FREE RIDER: HOW A BAY STREET WHIZ KID STOLE AND SPENT $20 MILLION
By J. L. Reynolds
It’s not always easy to have sympathy for the victims of fraud. In hindsight, most con men seem pretty obvious, leading us to exaggerate the greed and gullibility of their dupes.
This leaves J. L. Reynolds with a hard task. In Free Rider, Reynolds tells the story of the sudden rise and fall of Michael Holoday, a young Bay Street broker who managed to swindle investors ranging from a retired schoolteacher to one of the richest men in Canada with his claims to have perfected a “specialized controlled-risk trading strategy.” Despite clear and repeated evidence to the contrary – the regular statements from the brokerage houses that showed their accounts being depleted to nothing – Holoday’s clients continued to trust the Whiz Kid with their savings. All Holoday had to do was prepare handwritten account statements for them showing that everything was “tickety-boo.”
This was ignorance verging on willful blindness, but Reynolds is eloquent in defence of Holoday’s victims. “Neither stupid nor greedy, they were perhaps guilty only of excessive trust, and not merely of Holoday.” This is too generous a conclusion – Holoday’s victims were clearly lacking in awareness – but it does indicate where Reynolds, correctly, lays a great share of the blame: the financial institutions that made trust their coin and then did nothing to earn it.
The big-name brokerage houses that Holoday worked for, and whose titles and letterheads he was able to so effectively exploit, did little to protect the investors he was cheating. When evidence of wrongdoing was forced into the open their only reaction was to cover it up. Complaints were typically referred back to Holoday, for him to deal with as he saw fit. And when the bubble burst, any responsibility for their representative’s actions was denied.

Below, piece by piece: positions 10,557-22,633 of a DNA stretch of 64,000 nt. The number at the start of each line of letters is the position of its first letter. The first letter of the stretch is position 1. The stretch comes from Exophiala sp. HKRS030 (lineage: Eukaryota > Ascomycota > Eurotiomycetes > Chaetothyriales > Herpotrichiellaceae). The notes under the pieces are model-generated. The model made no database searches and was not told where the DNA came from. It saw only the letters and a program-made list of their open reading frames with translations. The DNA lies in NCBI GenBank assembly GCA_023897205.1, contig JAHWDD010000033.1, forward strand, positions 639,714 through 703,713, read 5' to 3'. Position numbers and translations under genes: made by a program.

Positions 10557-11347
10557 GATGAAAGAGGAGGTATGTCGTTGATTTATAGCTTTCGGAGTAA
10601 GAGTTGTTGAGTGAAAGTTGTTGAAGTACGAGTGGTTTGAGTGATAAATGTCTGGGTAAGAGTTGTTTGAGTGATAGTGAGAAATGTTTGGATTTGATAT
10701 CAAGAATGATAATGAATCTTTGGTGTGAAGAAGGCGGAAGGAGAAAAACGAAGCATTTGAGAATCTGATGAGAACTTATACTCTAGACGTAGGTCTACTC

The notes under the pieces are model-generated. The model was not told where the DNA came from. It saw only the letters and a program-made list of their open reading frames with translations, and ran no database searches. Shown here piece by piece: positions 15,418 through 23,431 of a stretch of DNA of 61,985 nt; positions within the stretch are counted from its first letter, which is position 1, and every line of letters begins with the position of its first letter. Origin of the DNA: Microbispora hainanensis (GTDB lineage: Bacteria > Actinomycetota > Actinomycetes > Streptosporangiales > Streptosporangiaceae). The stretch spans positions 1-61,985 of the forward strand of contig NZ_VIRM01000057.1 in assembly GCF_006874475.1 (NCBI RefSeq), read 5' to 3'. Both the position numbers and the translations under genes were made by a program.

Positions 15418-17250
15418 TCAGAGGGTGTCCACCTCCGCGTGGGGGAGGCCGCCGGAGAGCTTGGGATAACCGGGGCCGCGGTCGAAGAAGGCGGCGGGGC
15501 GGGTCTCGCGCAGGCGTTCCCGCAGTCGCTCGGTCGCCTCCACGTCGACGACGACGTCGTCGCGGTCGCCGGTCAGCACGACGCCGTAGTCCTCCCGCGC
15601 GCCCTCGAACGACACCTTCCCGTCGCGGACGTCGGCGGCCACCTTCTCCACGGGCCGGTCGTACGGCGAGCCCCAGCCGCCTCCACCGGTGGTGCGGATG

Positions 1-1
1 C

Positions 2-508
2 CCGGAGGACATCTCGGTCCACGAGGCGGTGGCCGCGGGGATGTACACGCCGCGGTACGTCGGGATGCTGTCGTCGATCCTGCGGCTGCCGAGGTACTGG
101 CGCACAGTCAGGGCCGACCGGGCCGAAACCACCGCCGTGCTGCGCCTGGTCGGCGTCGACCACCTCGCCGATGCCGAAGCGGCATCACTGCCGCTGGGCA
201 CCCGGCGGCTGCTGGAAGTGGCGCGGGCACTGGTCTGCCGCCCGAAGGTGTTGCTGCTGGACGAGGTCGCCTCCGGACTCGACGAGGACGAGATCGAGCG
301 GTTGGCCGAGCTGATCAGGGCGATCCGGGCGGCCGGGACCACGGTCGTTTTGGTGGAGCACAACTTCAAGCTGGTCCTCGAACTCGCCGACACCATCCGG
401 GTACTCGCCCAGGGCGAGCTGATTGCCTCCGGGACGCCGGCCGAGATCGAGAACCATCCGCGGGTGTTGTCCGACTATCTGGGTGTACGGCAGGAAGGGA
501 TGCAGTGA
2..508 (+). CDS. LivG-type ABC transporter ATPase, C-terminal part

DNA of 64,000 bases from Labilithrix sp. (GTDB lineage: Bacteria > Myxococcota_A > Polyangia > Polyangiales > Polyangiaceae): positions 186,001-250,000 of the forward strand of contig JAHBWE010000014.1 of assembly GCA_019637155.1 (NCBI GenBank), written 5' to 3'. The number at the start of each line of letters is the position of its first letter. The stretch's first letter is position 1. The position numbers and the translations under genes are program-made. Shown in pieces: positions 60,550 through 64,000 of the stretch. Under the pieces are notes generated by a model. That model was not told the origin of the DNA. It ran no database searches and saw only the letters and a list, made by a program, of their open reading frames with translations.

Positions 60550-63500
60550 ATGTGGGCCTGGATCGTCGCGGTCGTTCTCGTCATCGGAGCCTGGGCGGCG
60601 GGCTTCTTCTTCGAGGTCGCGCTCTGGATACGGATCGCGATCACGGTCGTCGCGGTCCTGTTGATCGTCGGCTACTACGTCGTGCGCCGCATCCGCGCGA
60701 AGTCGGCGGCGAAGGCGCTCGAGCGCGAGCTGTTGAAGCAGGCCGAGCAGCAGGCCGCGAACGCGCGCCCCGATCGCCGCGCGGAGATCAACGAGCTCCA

Of course Michael Holoday was never a Whiz Kid. He was only playing a confidence game, maintained in its latter stages by a simple cheque-kiting scam. His character appears to have been a total void. Like the cuckoo Paul in John Guare’s Six Degrees of Separation, his identity was only a series of roles he wanted to play, and the more expensive the better. If that meant other people had to foot the bill, fine. For Holoday, other people were simply extras with bank accounts.
Free Rider will have some readers shaking their heads. The catalogue of Holoday’s success in the early going is particularly appalling. But the collapse of his schemes has a spectacular train-wreck quality that makes the inevitable dramatic. Reynolds has given us a cautionary tale for investors, a book that both frightens and instructs.
Review first published January 5, 2002.